Postgraduate Course: Biology of Suffering (AWAB11047)
|School||Royal (Dick) School of Veterinary Studies
||College||College of Medicine and Veterinary Medicine
|Credit level (Normal year taken)||SCQF Level 11 (Postgraduate)
||Availability||Not available to visiting students
|Summary||The importance of an understanding of the basic biological mechanisms relating to animal suffering will be highlighted. Then the students will learn what is meant by stress and the relationship between stress and animal welfare. Attention will be given to physiological and behavioural responses to a range of stressors, pain in particular. The course will discuss the scientific measurement of these responses and how they can be used practically in animal welfare assessment.
The importance of an understanding of the basic biological mechanisms relating to animal suffering will be highlighted. Then the students will learn what is meant by stress and the relationship between stress and animal welfare. Attention will be given to physiological and behavioural responses to a range of stressors, pain in particular. The course will discuss the scientific measurement of these responses and how they can be used practically in animal welfare assessment.
Entry Requirements (not applicable to Visiting Students)
||Other requirements|| None
Course Delivery Information
|Academic year 2017/18, Not available to visiting students (SS1)
|Learning and Teaching activities (Further Info)
Lecture Hours 41,
Seminar/Tutorial Hours 7,
Supervised Practical/Workshop/Studio Hours 3,
External Visit Hours 4,
Programme Level Learning and Teaching Hours 4,
Directed Learning and Independent Learning Hours
|Assessment (Further Info)
|Additional Information (Assessment)
||For this course students are asked to submit one formative assignment, which may be a self-directed activity. Summative assignments may be a research proposal (60%) and a pain assessment essay (40%).
||Opportunities for feedback arise during timetabled courses, for example during live session tutorials, discussion boards, emails, telephone communication and in person/on campus. Feedback can be provided on coursework assignments but also activities which are not formally assessed, for example class discussion on the discussion board, group exercise, problem-solving and developing project plans and proposals. A formative task is provided in each course which provides formative feedback prior to the student submitting their first piece of assessed course work.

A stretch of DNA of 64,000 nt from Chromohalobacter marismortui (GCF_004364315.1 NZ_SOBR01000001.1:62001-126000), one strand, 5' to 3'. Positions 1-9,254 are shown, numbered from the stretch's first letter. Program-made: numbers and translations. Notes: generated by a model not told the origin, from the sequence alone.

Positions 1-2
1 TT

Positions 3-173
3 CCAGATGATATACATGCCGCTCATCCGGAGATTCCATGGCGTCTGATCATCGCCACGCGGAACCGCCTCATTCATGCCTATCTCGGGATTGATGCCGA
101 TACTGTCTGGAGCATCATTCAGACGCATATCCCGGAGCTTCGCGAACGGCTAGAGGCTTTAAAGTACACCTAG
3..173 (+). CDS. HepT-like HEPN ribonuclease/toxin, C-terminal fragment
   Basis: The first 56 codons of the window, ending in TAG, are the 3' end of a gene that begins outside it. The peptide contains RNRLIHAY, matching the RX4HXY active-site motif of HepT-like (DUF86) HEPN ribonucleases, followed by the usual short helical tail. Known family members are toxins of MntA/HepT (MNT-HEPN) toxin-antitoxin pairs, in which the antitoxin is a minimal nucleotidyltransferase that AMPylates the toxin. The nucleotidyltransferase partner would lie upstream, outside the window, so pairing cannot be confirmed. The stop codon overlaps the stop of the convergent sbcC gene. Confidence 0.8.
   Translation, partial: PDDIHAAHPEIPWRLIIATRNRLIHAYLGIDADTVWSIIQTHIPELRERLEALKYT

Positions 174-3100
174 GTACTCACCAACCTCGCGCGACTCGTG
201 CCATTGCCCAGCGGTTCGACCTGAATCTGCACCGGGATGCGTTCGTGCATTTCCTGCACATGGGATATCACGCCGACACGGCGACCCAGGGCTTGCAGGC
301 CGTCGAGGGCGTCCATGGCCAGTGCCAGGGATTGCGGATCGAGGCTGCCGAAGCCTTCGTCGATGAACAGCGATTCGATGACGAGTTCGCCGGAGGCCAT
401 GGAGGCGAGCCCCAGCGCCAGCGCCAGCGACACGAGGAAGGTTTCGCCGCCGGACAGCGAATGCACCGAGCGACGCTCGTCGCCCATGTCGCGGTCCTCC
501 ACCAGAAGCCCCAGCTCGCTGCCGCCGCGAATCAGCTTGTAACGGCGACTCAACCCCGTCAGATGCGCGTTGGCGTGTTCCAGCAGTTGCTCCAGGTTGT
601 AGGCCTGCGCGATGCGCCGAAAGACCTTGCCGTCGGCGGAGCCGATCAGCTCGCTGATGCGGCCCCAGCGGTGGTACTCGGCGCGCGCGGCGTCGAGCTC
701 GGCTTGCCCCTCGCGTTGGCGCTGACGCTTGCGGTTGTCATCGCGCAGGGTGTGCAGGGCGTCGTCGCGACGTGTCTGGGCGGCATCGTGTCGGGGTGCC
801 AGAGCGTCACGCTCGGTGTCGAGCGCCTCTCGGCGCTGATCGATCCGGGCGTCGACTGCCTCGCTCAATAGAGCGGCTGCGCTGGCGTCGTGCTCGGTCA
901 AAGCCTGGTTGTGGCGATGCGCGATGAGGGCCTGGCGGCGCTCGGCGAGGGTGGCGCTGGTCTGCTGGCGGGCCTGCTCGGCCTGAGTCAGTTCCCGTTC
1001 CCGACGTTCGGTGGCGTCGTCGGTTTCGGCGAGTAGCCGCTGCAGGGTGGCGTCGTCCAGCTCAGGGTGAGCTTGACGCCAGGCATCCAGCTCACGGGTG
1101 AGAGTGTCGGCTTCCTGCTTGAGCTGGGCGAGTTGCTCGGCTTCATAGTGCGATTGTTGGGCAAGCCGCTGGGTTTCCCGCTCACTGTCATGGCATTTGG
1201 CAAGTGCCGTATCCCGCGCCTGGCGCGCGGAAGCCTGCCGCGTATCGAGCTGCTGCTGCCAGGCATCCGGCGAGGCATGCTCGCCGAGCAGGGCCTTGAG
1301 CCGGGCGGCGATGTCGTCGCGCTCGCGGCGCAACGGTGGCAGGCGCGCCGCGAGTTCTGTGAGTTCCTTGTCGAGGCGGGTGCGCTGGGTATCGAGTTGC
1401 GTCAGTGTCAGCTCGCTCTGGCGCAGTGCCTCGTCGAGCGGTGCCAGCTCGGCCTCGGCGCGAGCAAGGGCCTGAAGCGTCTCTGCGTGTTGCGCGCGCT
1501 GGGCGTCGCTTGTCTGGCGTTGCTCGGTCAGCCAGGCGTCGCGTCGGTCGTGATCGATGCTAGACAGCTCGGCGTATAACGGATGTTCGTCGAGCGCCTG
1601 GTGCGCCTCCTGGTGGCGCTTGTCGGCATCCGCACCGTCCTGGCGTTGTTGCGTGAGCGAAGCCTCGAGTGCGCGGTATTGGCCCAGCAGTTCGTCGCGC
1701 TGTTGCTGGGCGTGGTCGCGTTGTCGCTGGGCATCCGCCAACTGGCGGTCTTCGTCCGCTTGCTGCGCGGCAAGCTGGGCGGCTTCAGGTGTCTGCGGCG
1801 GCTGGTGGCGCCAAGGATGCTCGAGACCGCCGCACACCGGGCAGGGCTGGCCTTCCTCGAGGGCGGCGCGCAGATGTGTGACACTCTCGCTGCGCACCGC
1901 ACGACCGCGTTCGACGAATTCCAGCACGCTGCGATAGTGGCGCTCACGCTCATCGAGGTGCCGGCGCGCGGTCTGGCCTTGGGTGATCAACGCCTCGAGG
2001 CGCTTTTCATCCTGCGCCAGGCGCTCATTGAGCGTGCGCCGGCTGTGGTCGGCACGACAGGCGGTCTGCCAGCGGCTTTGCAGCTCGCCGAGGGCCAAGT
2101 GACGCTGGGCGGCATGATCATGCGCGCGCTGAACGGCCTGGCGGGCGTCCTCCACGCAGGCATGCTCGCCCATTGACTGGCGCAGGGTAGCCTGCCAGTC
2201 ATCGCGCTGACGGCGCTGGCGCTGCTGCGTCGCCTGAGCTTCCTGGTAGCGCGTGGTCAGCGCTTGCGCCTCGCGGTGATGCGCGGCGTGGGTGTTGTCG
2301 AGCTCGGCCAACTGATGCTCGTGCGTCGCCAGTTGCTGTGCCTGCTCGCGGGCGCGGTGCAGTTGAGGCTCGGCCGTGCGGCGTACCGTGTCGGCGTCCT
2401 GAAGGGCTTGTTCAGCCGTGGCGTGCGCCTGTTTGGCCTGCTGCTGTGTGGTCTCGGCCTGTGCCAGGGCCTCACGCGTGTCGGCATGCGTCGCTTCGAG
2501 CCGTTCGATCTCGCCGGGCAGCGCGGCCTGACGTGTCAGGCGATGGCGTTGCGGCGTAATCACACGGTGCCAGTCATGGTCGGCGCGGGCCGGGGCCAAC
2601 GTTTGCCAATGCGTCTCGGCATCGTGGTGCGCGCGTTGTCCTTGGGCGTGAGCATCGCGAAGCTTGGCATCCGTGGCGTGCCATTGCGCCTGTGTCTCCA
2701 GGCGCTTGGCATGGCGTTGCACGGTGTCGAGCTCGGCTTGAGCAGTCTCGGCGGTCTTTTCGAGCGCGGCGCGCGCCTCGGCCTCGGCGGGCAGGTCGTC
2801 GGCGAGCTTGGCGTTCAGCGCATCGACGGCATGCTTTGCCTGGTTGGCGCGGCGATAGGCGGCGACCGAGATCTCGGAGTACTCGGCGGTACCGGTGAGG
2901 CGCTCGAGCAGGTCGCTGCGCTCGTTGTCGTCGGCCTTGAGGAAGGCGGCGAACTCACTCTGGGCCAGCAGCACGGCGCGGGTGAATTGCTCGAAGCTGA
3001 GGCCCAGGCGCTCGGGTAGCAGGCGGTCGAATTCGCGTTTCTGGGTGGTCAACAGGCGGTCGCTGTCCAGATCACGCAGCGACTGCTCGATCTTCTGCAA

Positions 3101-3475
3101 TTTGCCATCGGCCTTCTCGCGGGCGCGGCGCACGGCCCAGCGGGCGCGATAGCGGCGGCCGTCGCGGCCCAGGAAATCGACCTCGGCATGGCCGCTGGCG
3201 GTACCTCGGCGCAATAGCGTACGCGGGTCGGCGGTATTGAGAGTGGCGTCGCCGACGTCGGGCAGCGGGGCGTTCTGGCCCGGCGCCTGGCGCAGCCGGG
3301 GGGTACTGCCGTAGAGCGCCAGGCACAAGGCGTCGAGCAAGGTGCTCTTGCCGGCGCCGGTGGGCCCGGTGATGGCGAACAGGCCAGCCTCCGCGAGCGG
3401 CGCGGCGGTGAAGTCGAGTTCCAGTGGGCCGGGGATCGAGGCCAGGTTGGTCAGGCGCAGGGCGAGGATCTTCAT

All assignments, including the formative assessment, will be marked and feedback is provided within a period of fifteen working days (where possible) following the submission date (excluding holidays periods whereby the University of closed, e.g. over the Christmas period).
|No Exam Information
On completion of this course, the student will be able to:
- 1. Understand the basic biological mechanisms of animal suffering, including pain perception, and apply this knowledge to the assessment of animal welfare.
- 2. Be able to discuss and communicate how stress relates to animal welfare.
- 3. Apply important methodological, ethical and practical thinking to the assessment of animal welfare.
- 4. Understand the behavioural and physiological response to acute and chronic stressors.
- 5. Be able to critically appraise scientific literature, and to integrate and communicate basic behavioural and neurophysiological knowledge in relation to animal welfare.
|Graduate Attributes and Skills
|Keywords||animal welfare,animal behaviour
|Course organiser||Dr Tamsin Coombs
|Course secretary||Ms Natalie Honeyman
Tel: (0131 6)51 3194